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Title Insurance Issues Relating to COVID-19: Lender Recommendations

April 2, 2020

This memorandum is in regard to some of the changes we are seeing in the title insurance industry due to COVID-19. While the issues and impact may vary slightly by county and by title company, this memorandum addresses the following three (3) recurring concerns:

  • Delays in recording and delay affidavits;
  • The requirement of a gap indemnity agreement to be signed at closing; and
  • Exceptions to title related to COVID-19.

Our assessment of the foregoing issues and our related recommendations are provided below.

  1. Delays in Recording/Delay Affidavits: Given the closure of many governmental offices, and the limited personnel at title companies as a result of COVID-19, there are some counties where recording of instruments may be delayed. Generally, title companies should submit the recordable documents to a queue for recording, then report back when recording has occurred. Given the delays, some title companies are requiring a delay affidavit to be signed by borrower and lender acknowledging that such delays may occur.
  1. Recommendation: While delay affidavits are generally acceptable since they typically only acknowledge the existence of the delay, we recommend having them reviewed by counsel prior to execution to verify the protection of lender.
  1. Gap Indemnity: Again, due to the closure of many government offices, the gap period (the period between the effective date of the commitment and the date the security instrument is actually recorded) is often longer than normal. As a result, most title companies are seeking a gap indemnity agreement from the borrower and sometimes the lender. The effect appears to be that the title company WILL cover the gap pursuant to the terms of the commitment, but will then seek indemnification against the indemnifying parties for any issues that may arise.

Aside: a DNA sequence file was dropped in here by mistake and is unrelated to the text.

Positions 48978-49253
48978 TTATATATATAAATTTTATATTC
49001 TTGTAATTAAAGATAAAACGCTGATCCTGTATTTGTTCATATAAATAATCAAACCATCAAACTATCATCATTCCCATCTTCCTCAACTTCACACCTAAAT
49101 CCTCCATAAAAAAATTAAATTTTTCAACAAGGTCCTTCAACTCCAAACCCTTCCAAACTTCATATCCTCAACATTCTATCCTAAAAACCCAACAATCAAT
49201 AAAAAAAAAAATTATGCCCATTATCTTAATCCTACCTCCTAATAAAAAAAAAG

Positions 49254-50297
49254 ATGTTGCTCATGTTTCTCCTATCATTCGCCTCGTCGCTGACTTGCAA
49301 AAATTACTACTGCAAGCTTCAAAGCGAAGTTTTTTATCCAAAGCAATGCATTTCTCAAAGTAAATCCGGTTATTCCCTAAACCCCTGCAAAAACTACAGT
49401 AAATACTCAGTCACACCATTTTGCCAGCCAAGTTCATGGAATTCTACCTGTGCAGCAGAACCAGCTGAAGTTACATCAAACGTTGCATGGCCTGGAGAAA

1. Recommendations:
  1. Lenders should resist signing these affidavits. This is particularly the case where the lender has a pre-existing security instrument on file that would establish lien priority. Even in situations where the lender does not have a pre-existing security instrument on file, lender should push back on any title company that is requiring it to indemnify them for the gap.
  2. Verify that the gap indemnity does not include language about future policies. Certain title companies are inserting language that would require the indemnitor to cover the gap not only for the transaction at hand, but for all transaction between this title company and this borrower.
  3. If the gap period is less than a week, the title company should not require any party to execute a gap indemnity.
  4. If the effective date on the commitment is over thirty (30) days old, the title company should update the effective date of the commitment prior to closing.
  1. Exceptions to Title: Some title companies have started adding COVID-19 exceptions to the title commitment that would effectively remove gap coverage. An example of such an exception is as follows:

“The Company reserves the right to make exceptions and requirements prior to and following closing for issuance of a title policy(ies) based upon the specifics of the transaction, the review of the closing documents, and changes in recording and title searching capabilities resulting from the consequences of the COVID-19 pandemic and business and government office closures.”

  1. Recommendation: Object to any such exception and require its removal prior to closing.

Please note that the effect of COVID-19 on title insurance matters is changing rapidly. The recommendations provided herein are general in nature and may require modification on a deal-by-deal basis and as the effect of COVID-19 on title insurance continues to evolve.

This blog post was drafted by Brian Memory and Caleb Rush, attorneys in the Spencer Fane LLP Plano, TX office. For more information, visit